The Roman Recipe.

Many, many years ago, I was still at university, my parents spent some time in Rome, they visited churches, had gelati and Campari, once settled in, they still had gelati and Campari, but visited fewer churches – dolce far niente, what can I say – and wanted to move as soon as possible, which is quite understandable, in my opinion, people who don’t want to move to Rome when in Rome are not to be trusted, or are they? Anyway, at that time, a former colleague of theirs was living in Rome as a correspondent for a German newspaper, the Süddeutsche Zeitung, and invited them over to his place where he changed my mother’s life forever, he made the first spaghetti my mother would not only tolerate, but would prepare in the exact same way as soon as she was back home. You have to know that my mother’s spaghetti bolognese were actually quite good, as a child I even loved them, but she would never have some herself, too boring, she’d say, Klaus’ spaghetti all’amatriciana, however, were different, they were sensational, all that bacon, the fresh sage, the chillies, the grated pecorino, all that was much more to my mother’s liking, she brought home vast amounts of DeCecco pasta, the brand Klaus used, in these days totally unknown in Germany, totally, I very much blame Klaus for that brand’s international success, and the design and colour combo of their packaging at that time, yellow and turquoise, which I loved, but that’s another story, anyway, for these last 25 years, we’ve had this dish over and over again, it’s still called The Roman Recipe, and I have absorbed it so well, one might say, it’s part of my DNA. What can I say, everything Roman seems to be eternal.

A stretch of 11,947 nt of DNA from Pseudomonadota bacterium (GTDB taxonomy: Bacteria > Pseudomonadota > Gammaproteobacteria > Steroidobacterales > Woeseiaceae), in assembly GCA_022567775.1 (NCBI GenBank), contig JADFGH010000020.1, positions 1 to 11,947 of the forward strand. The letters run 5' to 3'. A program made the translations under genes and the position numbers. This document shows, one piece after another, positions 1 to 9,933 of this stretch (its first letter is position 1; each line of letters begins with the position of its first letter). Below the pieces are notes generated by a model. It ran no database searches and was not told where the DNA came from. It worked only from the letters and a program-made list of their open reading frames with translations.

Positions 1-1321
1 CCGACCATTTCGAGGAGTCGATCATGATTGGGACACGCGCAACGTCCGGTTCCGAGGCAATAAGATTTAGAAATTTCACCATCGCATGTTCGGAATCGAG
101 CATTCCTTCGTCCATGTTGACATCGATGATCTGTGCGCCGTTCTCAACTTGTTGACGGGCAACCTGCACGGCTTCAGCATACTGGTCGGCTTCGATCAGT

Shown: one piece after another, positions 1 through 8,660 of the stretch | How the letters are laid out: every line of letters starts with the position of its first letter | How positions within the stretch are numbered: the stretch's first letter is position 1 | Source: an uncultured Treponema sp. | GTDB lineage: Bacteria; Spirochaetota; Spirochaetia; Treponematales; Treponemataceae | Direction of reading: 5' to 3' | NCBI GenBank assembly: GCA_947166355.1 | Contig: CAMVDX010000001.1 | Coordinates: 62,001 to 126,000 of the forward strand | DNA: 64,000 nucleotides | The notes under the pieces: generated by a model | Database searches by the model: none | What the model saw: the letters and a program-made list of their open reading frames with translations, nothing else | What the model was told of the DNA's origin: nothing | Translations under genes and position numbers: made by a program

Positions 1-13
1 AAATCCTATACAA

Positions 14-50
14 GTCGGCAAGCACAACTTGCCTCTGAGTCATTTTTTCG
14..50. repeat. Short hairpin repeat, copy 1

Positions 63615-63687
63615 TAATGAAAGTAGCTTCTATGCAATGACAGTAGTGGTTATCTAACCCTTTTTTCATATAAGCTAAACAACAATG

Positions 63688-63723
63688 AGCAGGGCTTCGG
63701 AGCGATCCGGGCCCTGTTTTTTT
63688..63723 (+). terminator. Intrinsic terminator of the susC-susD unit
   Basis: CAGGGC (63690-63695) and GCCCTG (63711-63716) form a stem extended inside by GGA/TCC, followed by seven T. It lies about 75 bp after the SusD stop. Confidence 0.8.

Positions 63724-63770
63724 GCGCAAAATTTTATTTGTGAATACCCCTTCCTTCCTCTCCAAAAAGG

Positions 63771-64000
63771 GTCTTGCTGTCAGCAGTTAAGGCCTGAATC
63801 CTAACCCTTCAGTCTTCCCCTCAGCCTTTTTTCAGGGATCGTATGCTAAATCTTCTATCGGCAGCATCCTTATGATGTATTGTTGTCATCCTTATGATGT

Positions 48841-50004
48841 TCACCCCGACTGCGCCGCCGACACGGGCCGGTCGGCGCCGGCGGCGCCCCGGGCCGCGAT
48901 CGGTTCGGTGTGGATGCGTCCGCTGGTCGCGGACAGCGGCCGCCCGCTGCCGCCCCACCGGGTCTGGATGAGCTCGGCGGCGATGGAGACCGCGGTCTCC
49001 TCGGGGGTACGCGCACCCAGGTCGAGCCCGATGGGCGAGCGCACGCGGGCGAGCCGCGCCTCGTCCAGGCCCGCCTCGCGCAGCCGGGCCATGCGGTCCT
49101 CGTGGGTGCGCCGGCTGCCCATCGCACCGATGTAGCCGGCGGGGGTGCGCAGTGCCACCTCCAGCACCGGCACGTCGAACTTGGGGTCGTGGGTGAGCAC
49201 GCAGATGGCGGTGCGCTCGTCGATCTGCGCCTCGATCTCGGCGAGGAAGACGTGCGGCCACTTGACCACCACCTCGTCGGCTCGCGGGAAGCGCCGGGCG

2 thoughts on “The Roman Recipe.

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